- Free Agency
Every wide receiver wants to be iconic. In order to reach that level of notoriety you typically need a signature moment.
If you’re lucky enough to be Geroy Simon or Milt Stegall, your pure talent and ability over the long haul make you a legend.
If you happen to be Rob Bagg or Andy Fantuz, your work ethic and daily determination allows you to carve out a legacy.
If you’re a top rated high school receiver from London, Ont. and decide to enroll at a university that was without a football program for the last fifteen years, well the odds aren’t good that one day you will be remembered at all, let alone as a great player.
That’s exactly what Nate Behar did in 2013 when he sent shock waves through the OUA by giving his hometown Western Mustangs the Heisman in favour of a football program with no identity since Vince Carter won the slam dunk contest.
So how did Nate end up at Carleton? The idea of being iconic.
“I forgot I even had a meeting with – Carleton – Coach Sumarah. We had a game that day, he met me on the field after and I’d never seen him before, I completely forgot I was supposed to have dinner with him but once we sat down he started talking about building something, create something, making a legacy. I loved that”
Behar had an immediate impact on Carleton football. Despite going 0-8 in his first season he learnd quickly that he had the tools to play.
“Physically when I came into university I was lucky because I could run fast, jump and push people around a bit but none of it mattered because I didn’t know what I was doing”.
That’s all well, but the odds remained greatly stacked against him while fighting for praise at a university which hasn’t had a player drafted to the CFL since 1999.
In his second season Behar’s vision of creating a lasting legacy as a Raven’s receiver became a reality when he was on the receiving end to one of the more memorable plays in recent USPORTS history. An end of game prayer to win the Panda Bowl against heated Carleton’s cross town rival, the Ottawa Gee-Gees.
For the next year or so you couldn’t mention Behar’s name without someone referencing that catch. That’s what Nate wanted, to be remembered for something spectacular but he is much more than just a singular catch.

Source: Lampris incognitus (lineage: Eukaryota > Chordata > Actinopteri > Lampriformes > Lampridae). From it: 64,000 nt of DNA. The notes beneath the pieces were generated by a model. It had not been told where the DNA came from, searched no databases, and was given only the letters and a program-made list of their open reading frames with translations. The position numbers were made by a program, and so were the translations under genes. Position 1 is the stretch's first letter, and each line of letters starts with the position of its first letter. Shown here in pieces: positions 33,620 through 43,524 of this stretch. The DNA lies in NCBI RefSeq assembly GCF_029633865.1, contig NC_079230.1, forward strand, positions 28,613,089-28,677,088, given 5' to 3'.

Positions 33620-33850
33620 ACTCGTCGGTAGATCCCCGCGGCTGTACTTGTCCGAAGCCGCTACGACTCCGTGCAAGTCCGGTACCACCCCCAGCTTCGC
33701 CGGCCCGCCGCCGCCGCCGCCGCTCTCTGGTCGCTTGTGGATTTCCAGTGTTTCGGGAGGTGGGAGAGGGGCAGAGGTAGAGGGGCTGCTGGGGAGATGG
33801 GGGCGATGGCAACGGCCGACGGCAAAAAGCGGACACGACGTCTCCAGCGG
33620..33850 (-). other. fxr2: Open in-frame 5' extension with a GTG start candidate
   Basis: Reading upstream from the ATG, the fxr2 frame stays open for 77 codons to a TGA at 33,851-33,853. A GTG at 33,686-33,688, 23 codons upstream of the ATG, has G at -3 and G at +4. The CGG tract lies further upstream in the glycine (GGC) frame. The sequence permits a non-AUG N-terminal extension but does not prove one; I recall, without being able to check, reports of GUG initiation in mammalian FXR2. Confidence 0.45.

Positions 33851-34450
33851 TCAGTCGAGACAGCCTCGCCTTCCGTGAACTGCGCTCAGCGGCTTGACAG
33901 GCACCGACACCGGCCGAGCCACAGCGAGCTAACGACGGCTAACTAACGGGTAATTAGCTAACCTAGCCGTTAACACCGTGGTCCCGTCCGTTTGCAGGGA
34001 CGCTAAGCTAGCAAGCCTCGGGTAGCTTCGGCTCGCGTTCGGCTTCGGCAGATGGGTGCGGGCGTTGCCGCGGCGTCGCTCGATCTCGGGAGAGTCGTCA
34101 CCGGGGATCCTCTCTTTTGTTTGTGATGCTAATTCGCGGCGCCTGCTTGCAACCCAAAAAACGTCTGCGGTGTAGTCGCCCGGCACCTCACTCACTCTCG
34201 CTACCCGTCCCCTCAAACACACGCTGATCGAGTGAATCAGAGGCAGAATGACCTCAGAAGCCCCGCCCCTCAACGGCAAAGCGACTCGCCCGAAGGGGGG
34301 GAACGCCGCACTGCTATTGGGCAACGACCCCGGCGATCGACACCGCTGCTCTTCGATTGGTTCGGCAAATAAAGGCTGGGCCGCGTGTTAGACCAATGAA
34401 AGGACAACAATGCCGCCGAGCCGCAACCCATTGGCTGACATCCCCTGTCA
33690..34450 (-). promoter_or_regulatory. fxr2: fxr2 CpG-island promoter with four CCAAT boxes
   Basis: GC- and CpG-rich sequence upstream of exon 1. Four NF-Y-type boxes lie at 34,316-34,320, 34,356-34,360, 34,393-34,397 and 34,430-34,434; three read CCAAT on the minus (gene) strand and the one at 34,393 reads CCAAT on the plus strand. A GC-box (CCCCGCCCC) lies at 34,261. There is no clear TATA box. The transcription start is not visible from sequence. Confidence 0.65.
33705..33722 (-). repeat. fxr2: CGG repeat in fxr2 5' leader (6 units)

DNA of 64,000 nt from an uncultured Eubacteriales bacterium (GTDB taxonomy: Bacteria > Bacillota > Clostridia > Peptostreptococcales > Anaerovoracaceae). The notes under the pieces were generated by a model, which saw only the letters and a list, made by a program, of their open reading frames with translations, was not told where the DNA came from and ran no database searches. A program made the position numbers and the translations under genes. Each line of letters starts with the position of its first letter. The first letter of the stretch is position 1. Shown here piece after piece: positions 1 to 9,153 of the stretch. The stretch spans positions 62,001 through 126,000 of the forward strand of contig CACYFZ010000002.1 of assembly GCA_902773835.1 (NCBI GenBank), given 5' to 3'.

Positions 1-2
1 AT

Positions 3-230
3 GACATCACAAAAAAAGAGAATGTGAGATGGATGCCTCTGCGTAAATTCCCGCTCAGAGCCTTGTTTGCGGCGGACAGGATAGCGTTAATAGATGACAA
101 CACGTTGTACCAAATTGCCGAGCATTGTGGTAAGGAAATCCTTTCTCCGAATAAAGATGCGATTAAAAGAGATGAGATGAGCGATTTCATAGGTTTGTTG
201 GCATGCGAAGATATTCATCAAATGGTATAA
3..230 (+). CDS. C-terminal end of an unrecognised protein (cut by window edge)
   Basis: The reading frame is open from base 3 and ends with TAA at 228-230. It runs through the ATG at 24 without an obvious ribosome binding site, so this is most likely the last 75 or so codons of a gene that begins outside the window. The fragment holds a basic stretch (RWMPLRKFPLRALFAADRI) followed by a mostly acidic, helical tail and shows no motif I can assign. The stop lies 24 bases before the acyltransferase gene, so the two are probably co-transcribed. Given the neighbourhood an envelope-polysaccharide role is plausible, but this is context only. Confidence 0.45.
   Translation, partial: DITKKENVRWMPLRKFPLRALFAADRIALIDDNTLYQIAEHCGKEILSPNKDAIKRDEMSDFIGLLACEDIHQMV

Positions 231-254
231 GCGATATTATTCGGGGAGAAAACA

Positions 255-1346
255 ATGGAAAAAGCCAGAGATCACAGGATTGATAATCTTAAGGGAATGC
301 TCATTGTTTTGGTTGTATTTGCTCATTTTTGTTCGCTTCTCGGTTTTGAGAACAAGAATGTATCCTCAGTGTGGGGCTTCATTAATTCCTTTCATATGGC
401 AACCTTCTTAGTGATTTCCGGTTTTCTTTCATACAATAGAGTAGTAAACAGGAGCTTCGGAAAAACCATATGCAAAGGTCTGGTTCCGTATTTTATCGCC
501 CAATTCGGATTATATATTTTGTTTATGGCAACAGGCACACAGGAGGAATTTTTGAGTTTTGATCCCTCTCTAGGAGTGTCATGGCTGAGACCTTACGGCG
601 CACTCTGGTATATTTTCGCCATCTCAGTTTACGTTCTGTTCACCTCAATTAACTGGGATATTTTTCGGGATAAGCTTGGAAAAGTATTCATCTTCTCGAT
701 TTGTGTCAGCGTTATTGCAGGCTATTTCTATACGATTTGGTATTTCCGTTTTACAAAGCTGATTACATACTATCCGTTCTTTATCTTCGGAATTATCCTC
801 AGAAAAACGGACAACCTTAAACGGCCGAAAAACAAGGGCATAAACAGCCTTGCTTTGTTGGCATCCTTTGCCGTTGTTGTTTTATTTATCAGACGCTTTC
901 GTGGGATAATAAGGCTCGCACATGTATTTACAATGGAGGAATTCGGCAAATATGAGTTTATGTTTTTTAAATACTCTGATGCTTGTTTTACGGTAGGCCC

I believe Behar to be the most well rounded receiver in the 2017 CFL draft. Behar explained why he feels the same when we chatted just after his Ravens were eliminated from the 2016 OUA playoffs.
“I have knowledge of the game that I really believe will set me apart. I like to think of myself as a three level player, I welcome shots over the top, intermediate passes and quick throws like they’re all one and the same”
On film I agree with his self assessment. Nate can catch anything, anywhere and has a physical presence about his game. Not just in speed and versatility but strength and brash aggression.
Add competitive nature to the list of Behar traits.
If there is one thing coaches love to talk about it’s character.
If turning down established success at Western – among a long list of other schools – in favour of a new beginning hints at character, the way Behar feels about his time at Carleton screams of it.
“People came to watch our games because they genuinely liked us just as dudes. That meant a lot because my university experience was about people first and football second while still growing our skills to be ready for the next level”.
As for which CFL team Behar grew up watching he admits, “the Riders, for some reason I always loved the colours of Saskatchewan when I was younger. I don’t even like green but when I was a kid and I saw them playing all I could think was man they look cool.”
Long after falling for the Rider ’S’, Behar has worked with the Ottawa REDBLACKS equipment staff for the last two summers. He knows the CFL, he’s been around the game and he’s ready to take the next step.
A cerebral receiver with great physical tools from a young age coming off four outstanding seasons at a school that went from basement dwellers to Yates Cup contenders. He’s much more than just that Panda Bowl catch and if your team drafts him you’ll find out why pretty quickly.